Focus: Media and money
A special report on private-equity activities in the entertainment and media industries.
America has a long history of elevating media dealmakers to superhero status. But a new breed of private equity X-Men are powering through the European entertainment landscape.
|Euro regulators mostly hands-off|
While some in the U.S. Congress are gunning for private equity companies, usually protectionist Europe has been mainly hands-off when it comes to regulation of PE-driven takeovers.
|Asia feasts on funds|
A credit crunch may be slowing private equity flowing into U.S. and European media, but in cash-rich Asia, credit is a smaller issue and film funds have not yet lost their flash.
|Lions or lambs?|
Three years since hedge funds and other Wall Street financing vehicles started looking at the major studios as a way to diversify assets, it is far from certain that these investments will pay off.
An increase in deal multiples financed by the cheap debt that investment banks have made available by the billions has brought the flow of PE-led buyouts in the media and entertainment field to an abrupt halt.
|CHART: Slate of play|
Wall Street money has flooded the film industry, remaking studio business models in the process. A sampling of top privately financed film slate deals from August 2004 through August 2007.
|CHART: Binge and merge|
High deal multiples and this summer's credit crunch has slowed the recent bull run of private-equity-backed M&A activity in the media and entertainment space. A look at some of the largest private acquisitions in the sector announced in 2006 and 2007 (through October.)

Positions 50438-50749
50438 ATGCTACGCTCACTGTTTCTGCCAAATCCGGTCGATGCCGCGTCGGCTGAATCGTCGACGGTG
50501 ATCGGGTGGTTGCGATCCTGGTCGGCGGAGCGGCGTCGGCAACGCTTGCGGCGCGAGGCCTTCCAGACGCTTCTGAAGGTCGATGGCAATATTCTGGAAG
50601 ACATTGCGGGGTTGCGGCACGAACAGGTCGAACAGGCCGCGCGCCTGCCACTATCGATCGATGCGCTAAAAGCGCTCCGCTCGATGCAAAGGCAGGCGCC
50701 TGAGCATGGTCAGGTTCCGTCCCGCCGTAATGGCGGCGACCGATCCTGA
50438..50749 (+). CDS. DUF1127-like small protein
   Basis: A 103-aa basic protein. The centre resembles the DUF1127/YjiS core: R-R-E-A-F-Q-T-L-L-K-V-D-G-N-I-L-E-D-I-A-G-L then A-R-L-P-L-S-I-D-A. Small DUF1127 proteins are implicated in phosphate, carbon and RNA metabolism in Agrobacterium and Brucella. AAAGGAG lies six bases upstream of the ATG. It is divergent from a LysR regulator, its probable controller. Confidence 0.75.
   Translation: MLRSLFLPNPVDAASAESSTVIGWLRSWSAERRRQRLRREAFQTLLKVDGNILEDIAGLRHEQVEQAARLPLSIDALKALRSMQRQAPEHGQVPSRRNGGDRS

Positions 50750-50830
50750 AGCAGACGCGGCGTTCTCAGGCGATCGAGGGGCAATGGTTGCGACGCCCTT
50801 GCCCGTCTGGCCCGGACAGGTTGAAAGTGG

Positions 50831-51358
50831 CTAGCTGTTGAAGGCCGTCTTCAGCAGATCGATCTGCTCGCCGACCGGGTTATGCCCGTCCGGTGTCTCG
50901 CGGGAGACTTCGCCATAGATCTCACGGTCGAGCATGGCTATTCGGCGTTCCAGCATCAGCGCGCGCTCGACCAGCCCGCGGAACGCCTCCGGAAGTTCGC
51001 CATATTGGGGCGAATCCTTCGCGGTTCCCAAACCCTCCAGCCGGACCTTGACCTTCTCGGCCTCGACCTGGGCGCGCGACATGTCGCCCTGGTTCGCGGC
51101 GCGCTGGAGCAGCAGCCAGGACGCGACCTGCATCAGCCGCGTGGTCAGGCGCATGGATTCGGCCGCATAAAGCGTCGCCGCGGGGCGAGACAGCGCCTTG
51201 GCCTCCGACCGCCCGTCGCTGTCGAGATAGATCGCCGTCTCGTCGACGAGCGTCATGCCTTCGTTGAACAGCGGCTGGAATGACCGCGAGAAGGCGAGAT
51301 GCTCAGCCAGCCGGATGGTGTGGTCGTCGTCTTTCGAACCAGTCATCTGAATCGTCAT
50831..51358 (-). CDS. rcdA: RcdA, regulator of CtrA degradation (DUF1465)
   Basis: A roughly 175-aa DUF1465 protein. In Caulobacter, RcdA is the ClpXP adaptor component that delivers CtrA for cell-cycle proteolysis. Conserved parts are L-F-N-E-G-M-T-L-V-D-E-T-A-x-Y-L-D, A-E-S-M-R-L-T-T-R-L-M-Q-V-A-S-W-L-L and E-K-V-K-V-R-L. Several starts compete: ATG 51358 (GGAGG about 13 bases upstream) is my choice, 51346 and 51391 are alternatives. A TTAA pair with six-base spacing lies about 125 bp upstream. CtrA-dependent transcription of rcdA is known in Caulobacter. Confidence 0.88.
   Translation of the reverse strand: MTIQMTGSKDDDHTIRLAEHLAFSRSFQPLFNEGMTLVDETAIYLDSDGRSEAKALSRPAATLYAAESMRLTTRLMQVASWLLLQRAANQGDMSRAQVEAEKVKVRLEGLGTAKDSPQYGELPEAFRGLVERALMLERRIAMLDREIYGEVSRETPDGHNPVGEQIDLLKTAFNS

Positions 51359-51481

|Tax man eyeing PE profits|
The private equity firms that have pumped billions into Hollywood may have dodged a U.S. legislative bullet this year, as attempts to raise taxes on the funds by treating their profits as regular income have faltered.
|Dialogue: Ryan Kavanaugh|
The CEO of Relativity Media has been at the center of several major private-equity-backed slate deals whose performances have been much debated.
While banks and private equity consortia recently have pumped billions into diversified studio slates, many movies are still financed the older way: by individual, one-off investors.
ON THE MONEY: On Nov. 7-8, the Nielsen Co., parent of The Hollywood Reporter, will join with Dow Jones to present the Media and Money conference at the Grand Hyatt in New York. The event will include discussions with some of media and entertainment's top dealmakers and investors, including Viacom chair Sumner Redstone; Time Warner president and COO Jeffrey Bewkes; Michael Eisner of the Tornate Co.; Roy Salter of the Salter Group; Daniel Snyder, owner of the Washington Redskins; Michael Lynne, co-CEO of New Line Cinema; Relativity Media CEO Ryan Kavanaugh; Chip Seelig, managing director of Dune Capital; Norman Pearlstein of the Carlyle Group; Columbia Pictures COO Bob Osher; and Jeff Berg, chairman and CEO of ICM, as well as panels moderated by THR executive editor Paula Parisi and New York bureau chief and business editor Georg Szalai. For more information, visit mediaandmoneyconference.com